Thought I’d throw up a quick picture of the insanity of the moment, as I get ready for the Evanston Craft show.
Using a transit to site the cables on a mock-up of my latest hall table….
When I bought my Hardinge turret Lathe I wanted to use it to make a specific part. It turns out I use it all the time. The part I bought the lathe to make gets used in my Callisto table, Jupiter Bench, Mercury bench, Radian table, and Tangent liquor cabinet. It is a small rod end that allows me attach the stainless rods to the other table elements.
My supply exhausted, I set out to make a run for some pieces that I am currently building. The lathe features turret which indexes and allows me to perform multiple operations including turning the outside diameter, drilling holes, tapping threads. There is also a sliding cross-slide which faces the part and then cuts it off at the end.
Here is a view of the set-up
In order to really understand the lathe I thought a video would be beneficial. This shows a complete cycle of making one rod end. My favorite moment is tapping the threads at the bottom of the hole. In this moment, the tap is fed into the work, it clutches into a freespin when it reaches the depth stop, at this point I throw the lathe into reverse and back it out, it is then thrown back into forward in order to be cut off. This all happens in a matter of seconds, not bad considering that the lathe is spinning at 1600 RPM’s! Here is a look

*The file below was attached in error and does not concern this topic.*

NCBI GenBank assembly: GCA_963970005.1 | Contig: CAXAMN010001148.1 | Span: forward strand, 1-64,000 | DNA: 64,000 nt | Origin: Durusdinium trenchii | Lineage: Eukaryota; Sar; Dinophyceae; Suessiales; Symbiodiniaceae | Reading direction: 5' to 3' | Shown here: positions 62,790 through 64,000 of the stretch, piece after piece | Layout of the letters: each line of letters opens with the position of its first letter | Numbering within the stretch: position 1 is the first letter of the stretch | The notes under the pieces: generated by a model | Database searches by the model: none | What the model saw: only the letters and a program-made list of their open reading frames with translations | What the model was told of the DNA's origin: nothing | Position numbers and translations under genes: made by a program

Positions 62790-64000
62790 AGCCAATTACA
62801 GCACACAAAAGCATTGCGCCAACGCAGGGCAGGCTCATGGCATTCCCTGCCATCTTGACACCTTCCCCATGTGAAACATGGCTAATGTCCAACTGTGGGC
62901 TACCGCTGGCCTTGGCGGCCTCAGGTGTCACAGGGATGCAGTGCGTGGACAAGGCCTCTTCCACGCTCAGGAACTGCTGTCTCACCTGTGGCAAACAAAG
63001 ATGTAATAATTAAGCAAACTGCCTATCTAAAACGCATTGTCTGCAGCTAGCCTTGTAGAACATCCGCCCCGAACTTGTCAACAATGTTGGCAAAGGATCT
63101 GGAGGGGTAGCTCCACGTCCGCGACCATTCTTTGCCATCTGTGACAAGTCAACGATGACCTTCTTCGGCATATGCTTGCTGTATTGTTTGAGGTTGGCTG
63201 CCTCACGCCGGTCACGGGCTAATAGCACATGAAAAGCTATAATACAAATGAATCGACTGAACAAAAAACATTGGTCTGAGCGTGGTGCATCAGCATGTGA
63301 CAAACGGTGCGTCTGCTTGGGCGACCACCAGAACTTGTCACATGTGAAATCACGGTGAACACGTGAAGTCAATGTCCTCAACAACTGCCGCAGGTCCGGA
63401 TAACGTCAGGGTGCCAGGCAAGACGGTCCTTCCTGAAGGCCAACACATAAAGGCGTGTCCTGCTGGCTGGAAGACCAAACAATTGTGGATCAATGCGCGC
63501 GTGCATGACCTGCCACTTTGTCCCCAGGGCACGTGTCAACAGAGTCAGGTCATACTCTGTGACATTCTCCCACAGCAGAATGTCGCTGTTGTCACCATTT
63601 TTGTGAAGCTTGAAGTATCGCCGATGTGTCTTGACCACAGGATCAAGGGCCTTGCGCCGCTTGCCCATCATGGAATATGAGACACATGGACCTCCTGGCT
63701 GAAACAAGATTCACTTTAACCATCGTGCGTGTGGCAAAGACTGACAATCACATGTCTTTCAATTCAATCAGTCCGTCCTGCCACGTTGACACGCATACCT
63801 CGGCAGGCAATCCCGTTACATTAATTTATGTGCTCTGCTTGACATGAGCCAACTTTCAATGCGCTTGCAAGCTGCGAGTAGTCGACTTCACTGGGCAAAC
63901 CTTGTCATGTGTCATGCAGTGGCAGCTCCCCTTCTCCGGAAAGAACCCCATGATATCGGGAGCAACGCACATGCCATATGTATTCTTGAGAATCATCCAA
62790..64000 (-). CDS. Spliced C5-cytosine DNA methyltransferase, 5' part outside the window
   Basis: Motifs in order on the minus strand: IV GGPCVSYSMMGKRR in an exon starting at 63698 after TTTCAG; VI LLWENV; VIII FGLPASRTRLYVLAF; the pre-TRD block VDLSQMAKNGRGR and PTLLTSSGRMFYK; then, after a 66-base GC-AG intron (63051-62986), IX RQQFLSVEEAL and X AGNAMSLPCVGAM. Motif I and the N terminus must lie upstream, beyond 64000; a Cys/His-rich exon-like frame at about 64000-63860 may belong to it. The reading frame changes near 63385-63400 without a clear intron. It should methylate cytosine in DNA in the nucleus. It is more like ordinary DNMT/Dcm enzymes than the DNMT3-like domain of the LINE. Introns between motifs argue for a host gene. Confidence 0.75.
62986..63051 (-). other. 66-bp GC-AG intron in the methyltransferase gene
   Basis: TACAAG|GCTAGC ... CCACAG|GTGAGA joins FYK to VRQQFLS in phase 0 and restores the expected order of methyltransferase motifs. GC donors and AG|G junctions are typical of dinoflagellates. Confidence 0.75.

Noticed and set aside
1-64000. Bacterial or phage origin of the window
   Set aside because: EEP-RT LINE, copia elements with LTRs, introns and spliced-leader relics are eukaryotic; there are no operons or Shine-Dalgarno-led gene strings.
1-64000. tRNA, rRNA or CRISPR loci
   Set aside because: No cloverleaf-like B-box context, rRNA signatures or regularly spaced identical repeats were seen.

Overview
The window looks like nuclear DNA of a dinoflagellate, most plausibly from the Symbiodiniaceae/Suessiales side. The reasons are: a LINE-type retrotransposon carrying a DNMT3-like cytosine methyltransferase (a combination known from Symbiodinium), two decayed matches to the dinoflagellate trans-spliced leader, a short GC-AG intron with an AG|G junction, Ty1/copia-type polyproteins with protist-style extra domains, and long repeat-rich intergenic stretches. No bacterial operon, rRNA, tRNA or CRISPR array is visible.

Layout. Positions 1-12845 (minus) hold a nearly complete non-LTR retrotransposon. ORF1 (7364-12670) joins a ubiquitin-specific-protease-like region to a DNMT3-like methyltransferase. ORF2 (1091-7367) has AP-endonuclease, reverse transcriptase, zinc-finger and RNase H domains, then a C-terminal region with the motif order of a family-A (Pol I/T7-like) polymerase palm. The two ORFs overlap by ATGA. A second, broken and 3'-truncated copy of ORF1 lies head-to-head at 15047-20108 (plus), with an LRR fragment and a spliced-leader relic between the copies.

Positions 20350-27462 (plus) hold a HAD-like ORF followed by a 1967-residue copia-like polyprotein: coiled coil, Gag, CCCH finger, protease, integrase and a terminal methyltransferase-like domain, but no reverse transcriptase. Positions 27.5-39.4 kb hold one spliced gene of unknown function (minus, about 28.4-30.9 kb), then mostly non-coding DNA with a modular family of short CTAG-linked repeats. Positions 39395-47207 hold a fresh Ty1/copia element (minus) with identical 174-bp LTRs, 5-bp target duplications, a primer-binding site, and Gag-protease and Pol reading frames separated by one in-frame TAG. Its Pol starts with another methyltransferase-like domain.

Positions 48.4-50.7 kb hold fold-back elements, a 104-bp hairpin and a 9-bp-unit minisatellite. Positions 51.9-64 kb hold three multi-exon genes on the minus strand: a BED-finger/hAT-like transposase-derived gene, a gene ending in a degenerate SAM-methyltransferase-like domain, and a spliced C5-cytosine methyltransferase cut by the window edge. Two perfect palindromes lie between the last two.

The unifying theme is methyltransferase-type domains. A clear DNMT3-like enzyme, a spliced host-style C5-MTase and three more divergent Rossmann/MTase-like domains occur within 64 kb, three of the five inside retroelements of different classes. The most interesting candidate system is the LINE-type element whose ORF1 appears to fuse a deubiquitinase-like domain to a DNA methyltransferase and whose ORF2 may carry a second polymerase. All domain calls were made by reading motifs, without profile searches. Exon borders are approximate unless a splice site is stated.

The part is then transferred to my multi-headed drill press. In this set-up one head has a drill bit and the other a procunier tapping head.
I use a special vise to hold the part horizontally and drill the hole
The part is then tapped with the Procunier tapping head. The head auto reverses when I pull up on the quill to back the tap out of the work. Another video is the best way to see this.
At the end of the day, I am restocked with plenty of end fittings
I was asked to create an outdoor bench for the Cragsmoor Free Library. The bench is featured in a landscaping redo and is dedicated to two longstanding volunteers of the library. The bench has a concrete base and a top made from Ipe, a wood which has strong outdoor characteristics. Furthermore, the top is coated with an outdoor finish made by sikkens. I have had great success with the durability of their exterior finishes.
The Bench weighs close to 350 lbs and commands a nice spot in front of the library. The building was designed by artist Frederick Dellenbaugh and opened in 1925